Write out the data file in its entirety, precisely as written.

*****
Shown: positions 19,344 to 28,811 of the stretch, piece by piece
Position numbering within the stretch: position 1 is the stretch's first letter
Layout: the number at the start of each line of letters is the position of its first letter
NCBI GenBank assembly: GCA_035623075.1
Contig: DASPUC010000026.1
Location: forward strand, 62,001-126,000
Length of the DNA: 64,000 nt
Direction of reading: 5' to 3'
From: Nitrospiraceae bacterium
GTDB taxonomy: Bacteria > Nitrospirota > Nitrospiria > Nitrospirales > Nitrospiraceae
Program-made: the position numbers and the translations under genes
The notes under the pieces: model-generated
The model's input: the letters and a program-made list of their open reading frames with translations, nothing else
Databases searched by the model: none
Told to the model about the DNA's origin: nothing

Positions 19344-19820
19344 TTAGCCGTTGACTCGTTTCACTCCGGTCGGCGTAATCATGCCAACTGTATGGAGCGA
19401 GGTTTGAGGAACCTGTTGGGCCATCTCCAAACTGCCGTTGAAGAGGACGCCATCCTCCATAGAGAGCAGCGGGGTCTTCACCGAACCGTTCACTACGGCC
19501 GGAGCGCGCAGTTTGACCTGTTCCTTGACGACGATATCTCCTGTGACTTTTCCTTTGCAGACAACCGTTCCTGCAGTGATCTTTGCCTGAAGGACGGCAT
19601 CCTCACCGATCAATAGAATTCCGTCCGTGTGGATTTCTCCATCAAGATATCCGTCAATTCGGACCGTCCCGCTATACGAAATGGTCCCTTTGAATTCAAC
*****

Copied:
Shown: positions 19,344 to 28,811 of the stretch, piece by piece
Position numbering within the stretch: position 1 is the stretch's first letter
Layout: the number at the start of each line of letters is the position of its first letter
NCBI GenBank assembly: GCA_035623075.1
Contig: DASPUC010000026.1
Location: forward strand, 62,001-126,000
Length of the DNA: 64,000 nt
Direction of reading: 5' to 3'
From: Nitrospiraceae bacterium
GTDB taxonomy: Bacteria > Nitrospirota > Nitrospiria > Nitrospirales > Nitrospiraceae
Program-made: the position numbers and the translations under genes
The notes under the pieces: model-generated
The model's input: the letters and a program-made list of their open reading frames with translations, nothing else
Databases searched by the model: none
Told to the model about the DNA's origin: nothing

Positions 19344-19820
19344 TTAGCCGTTGACTCGTTTCACTCCGGTCGGCGTAATCATGCCAACTGTATGGAGCGA
19401 GGTTTGAGGAACCTGTTGGGCCATCTCCAAACTGCCGTTGAAGAGGACGCCATCCTCCATAGAGAGCAGCGGGGTCTTCACCGAACCGTTCACTACGGCC
19501 GGAGCGCGCAGTTTGACCTGTTCCTTGACGACGATATCTCCTGTGACTTTTCCTTTGCAGACAACCGTTCCTGCAGTGATCTTTGCCTGAAGGACGGCAT
19601 CCTCACCGATCAATAGAATTCCGTCCGTGTGGATTTCTCCATCAAGATATCCGTCAATTCGGACCGTCCCGCTATACGAAATGGTCCCTTTGAATTCAAC